News From Terre Haute, Indiana

January 29, 2012

REDNECK QUAKER: Moose hunt in Quebec is sucessful

Kenny Bayless
Special to the Tribune-Star

TERRE HAUTE — Bob Lynch was looking for a reason to spend more time with his dad. So after convincing his wife it was a bonding thing, the hunt was on.

Bob began to form his own mental picture of what this moose hunt will be like. My Quebec looks just like the Yukon or Newfoundland from watching hunting shows.

Bob’s choice of firearm is a Muzzeloading Thompson Center encore 50 caliber. That’s a sportsman going for such big game with one shot.

Bob said I began to realize that my Quebec looks nothing like the real Quebec. There are trees here, lots and lots of trees, but that’s OK. I didn’t really expect it to be exactly how I envisioned it.

As we pulled into camp after a 20-hour drive, I noticed several moose heads outside the butcher house and I remember thinking: “Welcome to Quebec, where the moose are plentiful and dumb.”

The weather turned hot and windy, bad for moose hunting. They can’t see so well and they really trust their ears so when it’s windy they can’t hear very well and they lay up until the wind dies down.

The day before our hunt, I told Yves I would go anywhere and do anything to take my 60-inch bull and boy did I get my wish. We crossed rivers, lakes, mountains and swamps. If you take one, how do you get it out over a straight up-and-down mountain?

We walked as one hunter, to the marsh. Every time my foot would land on the earth, Silvain would place his foot at the same time. This way to the moose, if we made any sounds, it would sound like another moose.

After reaching the marsh, Silvain turned to walk back down the path to start calling when I realized Silvain was only 10 yards away and trying to get my attention. As my eyes made their way to his face I could see him mouthing the word “moose” and casually pointing to my right.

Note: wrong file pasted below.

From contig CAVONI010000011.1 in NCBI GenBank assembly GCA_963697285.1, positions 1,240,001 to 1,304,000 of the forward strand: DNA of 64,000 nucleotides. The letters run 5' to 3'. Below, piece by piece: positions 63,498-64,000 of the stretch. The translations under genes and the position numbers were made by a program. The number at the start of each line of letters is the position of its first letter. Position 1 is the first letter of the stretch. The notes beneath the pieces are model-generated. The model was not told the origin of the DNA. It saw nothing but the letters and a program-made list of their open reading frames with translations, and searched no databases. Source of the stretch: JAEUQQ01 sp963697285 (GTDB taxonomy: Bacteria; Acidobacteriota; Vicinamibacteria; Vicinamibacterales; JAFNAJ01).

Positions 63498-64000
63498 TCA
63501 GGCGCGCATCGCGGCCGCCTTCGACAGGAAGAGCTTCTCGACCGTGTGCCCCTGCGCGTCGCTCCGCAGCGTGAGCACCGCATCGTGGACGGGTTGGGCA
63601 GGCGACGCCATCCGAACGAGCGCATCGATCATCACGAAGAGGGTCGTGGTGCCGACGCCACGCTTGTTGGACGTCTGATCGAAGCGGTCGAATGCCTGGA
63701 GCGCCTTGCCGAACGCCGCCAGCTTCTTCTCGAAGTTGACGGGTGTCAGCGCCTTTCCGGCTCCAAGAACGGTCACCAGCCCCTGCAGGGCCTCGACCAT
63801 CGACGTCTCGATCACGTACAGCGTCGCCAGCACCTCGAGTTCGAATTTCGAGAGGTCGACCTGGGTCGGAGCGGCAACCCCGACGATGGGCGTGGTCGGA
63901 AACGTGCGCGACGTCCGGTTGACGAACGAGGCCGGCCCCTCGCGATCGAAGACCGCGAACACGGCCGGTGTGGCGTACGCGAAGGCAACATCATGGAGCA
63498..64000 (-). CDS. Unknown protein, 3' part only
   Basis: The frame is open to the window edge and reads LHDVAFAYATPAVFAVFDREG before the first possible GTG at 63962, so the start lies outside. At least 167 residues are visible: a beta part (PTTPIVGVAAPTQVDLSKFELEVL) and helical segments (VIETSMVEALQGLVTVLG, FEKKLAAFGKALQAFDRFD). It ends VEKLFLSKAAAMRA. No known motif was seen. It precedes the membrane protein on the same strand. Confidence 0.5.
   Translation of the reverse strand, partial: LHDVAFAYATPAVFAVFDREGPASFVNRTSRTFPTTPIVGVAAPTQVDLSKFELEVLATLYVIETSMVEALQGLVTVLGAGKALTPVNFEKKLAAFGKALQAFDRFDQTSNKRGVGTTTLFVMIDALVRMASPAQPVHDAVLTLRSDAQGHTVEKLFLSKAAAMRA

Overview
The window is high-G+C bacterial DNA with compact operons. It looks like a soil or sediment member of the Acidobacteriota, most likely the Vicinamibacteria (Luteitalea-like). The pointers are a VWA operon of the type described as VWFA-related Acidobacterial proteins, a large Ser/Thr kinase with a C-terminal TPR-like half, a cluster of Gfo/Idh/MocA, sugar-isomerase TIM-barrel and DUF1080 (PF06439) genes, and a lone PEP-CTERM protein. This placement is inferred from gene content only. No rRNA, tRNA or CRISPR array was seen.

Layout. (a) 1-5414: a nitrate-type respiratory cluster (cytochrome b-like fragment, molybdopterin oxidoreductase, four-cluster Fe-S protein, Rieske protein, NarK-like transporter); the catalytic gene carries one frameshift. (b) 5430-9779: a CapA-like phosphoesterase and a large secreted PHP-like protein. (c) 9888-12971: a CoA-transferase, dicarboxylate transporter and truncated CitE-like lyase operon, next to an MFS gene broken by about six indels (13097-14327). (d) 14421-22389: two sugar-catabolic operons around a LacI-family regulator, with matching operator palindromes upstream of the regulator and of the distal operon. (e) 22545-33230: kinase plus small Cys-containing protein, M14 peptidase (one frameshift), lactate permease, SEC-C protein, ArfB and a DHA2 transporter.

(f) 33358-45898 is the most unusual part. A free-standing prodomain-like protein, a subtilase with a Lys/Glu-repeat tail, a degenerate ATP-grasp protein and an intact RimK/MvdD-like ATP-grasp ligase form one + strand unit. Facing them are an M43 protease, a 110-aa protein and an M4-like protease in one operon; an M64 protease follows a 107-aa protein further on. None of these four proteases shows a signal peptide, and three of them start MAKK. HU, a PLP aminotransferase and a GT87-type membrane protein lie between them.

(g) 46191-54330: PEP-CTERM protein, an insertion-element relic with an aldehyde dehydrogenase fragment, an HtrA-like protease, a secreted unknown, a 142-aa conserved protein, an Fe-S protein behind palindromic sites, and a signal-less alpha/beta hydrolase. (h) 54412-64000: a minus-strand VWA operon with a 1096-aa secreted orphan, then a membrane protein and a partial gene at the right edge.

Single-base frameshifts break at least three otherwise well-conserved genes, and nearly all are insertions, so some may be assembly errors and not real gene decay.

I knelt on my right knee and raising the gun I rested my left elbow upon my left knee for support, steadied the cross hairs on her vitals and squeezed the trigger. The world disappeared in a cloud of white smoke. We tried to peer through the smoke to see if I hit my mark but to my surprise, she still stood! As I looked at Silvain in panic, he is readying his 7mm magnum and handing it to me.

Noticing a small pine tree 10 yards in front of us, we made our way so I could get a good support and again settle the cross hairs upon vitals and squeeze the trigger. The beast still stood. OK, I went from panic to state of utter chaos and retracted the bolt to the rear to chamber another round, accidentally ejecting the magazine and dropping all the shells to the ground. I calmly reached down and grabbed one single round, feeding it directly into the chamber and closing the bolt. The moose was leaving the marsh and with another round in the vitals she never went another step.

She is a beautiful fully matured moose who looks to weigh about 800 pounds.

All three rounds had found their mark and I did not have to shoot the last two.

So as you can tell, my Quebec does not exist and I am glad for it. In my Quebec, I did not allow for the true meaning of such an adventure.

• Mike Siddens with Quail Forever says the group is having a youth quail hunt at Prairie Grove Preserve at 10 a.m. Saturday. For more info, e-mail whitedoggrousin@att.net.